This ends up in the plus column, because if I am getting eggs at the rate of 3 a day, then I am saving $10 a week by not buying 2 dozen organic brown eggs. My eggs and veggies are worth something, and not just their own intrinsic value. They are worth barter or trade value as well. If I trade eggs for something instead of cash, so much the better.

5. Meal Planning.  I was given a month-by-month desk calendar that no one else wanted and it seemed perfect as a meal-planning calendar. I have been planning meals a week at a time for a while but this helps me keep track of what we eat all month, and I can look back to see what we ate last month, etc. This is not just about budgeting and keeping our health on track. I am also trying to eliminate food waste in the house, and using leftovers or using up what we have is easier if there’s a plan for it, and you know what you’re doing day to day. I know how my brain works, and if I don’t know by noon what is for dinner, then it is not happening. I get slower and slower and lazier and more lethargic — maybe just more tired — as they day ebbs, and I will end up ordering a pizza ($10-$20) or Chinese ($35) or sushi ($50) if I don’t plan and stick to it. So how often can I blow my budget with sushi? Not much, if I intend to get us $25K this year. It’s all part of a Master Plan.
     This week’s menu includes finishing up the holiday ham. We didn’t eat much of it when The Vegan was here, but she went back to NY so we’re eating meat again. We had mac-n-cheese-n-ham bits on Monday. I made a ham-yellow pepper-cheese frittata in the oven in my cast iron skillet tonight, and tomorrow will be white bean soup with the last of the ham. The beans are doing a passive soak overnight.

6. Coupon Saving. Yes. I’m one of the crazy coupon ladies. But I’m a clever crazy one. I don’t buy sh*t that we don’t eat. I don’t buy cleaning supplies and Airwick candles. I don’t buy Pampers. There are TONS of coupons out there for that kind of crap. However, with judicious use of coupons for real food (plain cereal, cheese, milk, yogurt, veggies, cat food, health foods), and combining with store sales and rebates, I saved easily 40% on my grocery bills the second half of 2010. Our Christmas was one of the “richest” ever, despite spending less, because of coupons, sales, rebates and deals. So…I started a spreadsheet to track my savings. What I don’t blow on paying full price at the store will go into the savings column on my Master Plan spreadsheet. If I save 40% every week, that’s a significant amount of money not wasted at the store, and that we can spend on debt reduction, investing elsewhere, and so on. It’s a Master Plan, I tell you. (cue evil laughter)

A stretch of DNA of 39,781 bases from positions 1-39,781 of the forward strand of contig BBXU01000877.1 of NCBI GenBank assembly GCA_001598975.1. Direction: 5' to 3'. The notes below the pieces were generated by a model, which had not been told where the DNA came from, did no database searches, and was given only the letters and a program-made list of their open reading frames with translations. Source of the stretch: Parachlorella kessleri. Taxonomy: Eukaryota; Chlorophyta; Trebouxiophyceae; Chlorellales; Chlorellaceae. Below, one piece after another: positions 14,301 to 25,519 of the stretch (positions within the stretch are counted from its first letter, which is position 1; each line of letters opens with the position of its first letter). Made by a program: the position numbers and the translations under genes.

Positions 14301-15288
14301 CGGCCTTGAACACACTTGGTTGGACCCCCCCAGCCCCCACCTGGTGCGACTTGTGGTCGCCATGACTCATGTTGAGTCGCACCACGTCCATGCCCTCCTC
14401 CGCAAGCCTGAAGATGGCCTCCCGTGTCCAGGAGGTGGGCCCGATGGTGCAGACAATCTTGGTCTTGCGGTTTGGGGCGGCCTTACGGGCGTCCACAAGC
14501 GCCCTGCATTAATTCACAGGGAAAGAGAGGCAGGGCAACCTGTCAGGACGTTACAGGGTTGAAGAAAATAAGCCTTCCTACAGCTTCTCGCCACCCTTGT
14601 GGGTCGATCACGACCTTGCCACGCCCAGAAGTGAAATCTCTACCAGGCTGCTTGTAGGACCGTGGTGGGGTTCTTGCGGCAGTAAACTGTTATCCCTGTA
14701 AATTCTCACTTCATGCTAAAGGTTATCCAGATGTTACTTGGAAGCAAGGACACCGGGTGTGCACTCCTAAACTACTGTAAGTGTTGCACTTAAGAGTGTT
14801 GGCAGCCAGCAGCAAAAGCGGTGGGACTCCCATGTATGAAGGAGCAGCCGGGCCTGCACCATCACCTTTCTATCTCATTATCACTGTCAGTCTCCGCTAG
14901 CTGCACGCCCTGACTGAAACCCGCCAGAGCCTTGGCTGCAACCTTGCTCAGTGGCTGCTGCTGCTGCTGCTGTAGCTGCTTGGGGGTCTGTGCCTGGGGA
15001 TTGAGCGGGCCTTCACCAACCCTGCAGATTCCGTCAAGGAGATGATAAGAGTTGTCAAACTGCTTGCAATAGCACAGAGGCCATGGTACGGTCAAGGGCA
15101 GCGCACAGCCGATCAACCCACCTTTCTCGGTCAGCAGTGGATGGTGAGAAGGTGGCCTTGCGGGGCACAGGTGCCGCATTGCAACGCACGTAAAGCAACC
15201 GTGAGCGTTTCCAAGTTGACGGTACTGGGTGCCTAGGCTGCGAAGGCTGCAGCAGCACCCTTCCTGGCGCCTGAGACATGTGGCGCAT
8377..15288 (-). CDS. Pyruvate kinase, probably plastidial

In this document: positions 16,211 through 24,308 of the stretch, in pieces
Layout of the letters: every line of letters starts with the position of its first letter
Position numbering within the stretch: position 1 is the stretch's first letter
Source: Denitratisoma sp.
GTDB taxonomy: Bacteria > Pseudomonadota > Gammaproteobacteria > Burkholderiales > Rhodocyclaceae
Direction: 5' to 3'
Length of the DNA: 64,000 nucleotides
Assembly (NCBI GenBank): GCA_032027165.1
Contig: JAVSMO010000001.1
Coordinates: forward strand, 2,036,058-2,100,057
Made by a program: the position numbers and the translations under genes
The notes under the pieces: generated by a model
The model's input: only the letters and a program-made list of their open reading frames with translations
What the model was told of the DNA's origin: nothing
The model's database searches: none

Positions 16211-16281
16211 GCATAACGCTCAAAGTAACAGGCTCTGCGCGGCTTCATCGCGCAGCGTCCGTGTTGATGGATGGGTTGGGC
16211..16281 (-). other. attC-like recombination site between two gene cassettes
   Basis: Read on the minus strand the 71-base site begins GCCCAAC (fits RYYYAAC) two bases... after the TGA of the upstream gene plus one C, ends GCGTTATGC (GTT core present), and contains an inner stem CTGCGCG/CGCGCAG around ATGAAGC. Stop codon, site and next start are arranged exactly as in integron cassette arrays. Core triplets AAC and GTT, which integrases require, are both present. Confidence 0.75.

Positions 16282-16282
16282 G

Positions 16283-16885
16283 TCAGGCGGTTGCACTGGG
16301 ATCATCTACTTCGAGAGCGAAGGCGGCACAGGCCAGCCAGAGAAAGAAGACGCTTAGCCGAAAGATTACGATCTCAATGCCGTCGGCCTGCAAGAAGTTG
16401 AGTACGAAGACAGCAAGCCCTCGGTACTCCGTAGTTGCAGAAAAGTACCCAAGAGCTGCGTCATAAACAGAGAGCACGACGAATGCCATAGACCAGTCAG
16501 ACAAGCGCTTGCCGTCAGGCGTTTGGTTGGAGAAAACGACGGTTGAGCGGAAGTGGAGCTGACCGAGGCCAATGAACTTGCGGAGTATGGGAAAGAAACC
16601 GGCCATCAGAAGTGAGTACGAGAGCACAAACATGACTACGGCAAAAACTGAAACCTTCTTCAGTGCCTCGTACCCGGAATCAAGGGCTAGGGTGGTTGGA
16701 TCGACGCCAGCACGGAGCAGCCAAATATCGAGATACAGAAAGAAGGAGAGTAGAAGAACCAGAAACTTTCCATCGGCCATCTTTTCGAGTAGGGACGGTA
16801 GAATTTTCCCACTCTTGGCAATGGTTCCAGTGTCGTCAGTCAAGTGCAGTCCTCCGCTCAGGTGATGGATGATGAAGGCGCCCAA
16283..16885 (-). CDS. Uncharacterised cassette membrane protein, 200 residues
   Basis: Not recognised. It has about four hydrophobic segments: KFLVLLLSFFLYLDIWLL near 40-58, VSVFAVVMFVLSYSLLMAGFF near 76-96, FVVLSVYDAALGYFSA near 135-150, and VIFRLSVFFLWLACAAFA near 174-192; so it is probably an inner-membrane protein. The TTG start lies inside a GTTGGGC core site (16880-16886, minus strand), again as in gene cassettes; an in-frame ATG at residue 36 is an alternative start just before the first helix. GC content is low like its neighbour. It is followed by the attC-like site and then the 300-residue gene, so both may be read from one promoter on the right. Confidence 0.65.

7. Homemade Throwdown. Damn that Max Wong. She challenged us on The Compact to an ALL HOMEMADE year. Make it or fake it til you make it. No buying gifts, etc. Make it all. EEE-gads. Well, OK. I guess I can do that. So watch for this goofy little challenge to rear its ugly head somewhere in the future, probably when I’m drooling to buy something that I could make but am feeling lazy. Like pizza. Or some cute vintage red Italian pumps.

Are seven challenges enough? Yes. But wait…there’s one more.

8. One-Car Family. Yep. The old Isuzu died, and we decided not to go into further debt to buy a second car, and also that leasing a car would be a total waste of money with nothing to show at the end. We might as well just go out for an expensive meal every night for the next two years, if we’re gonna just throw money away. We will share the one car that we have — a 2004 Mitsubishi Outlander that gets good mileage and has about 93K on it. Here’s to riding my bike, taking the bus, walking — and, I hope, walking my Fat Ass off. I’ll be writing about these adventures this year.
Plus — children, chickens, writing, the world, and my ongoing quest for spiritual fulfilment in the garden.
Can you dig it? Say yes — and email me at suneditrix@aol.com if you want me to send you any of these spreadsheets for your own use.
Ciao, bellas.

still life with yarn, harvest and sneezes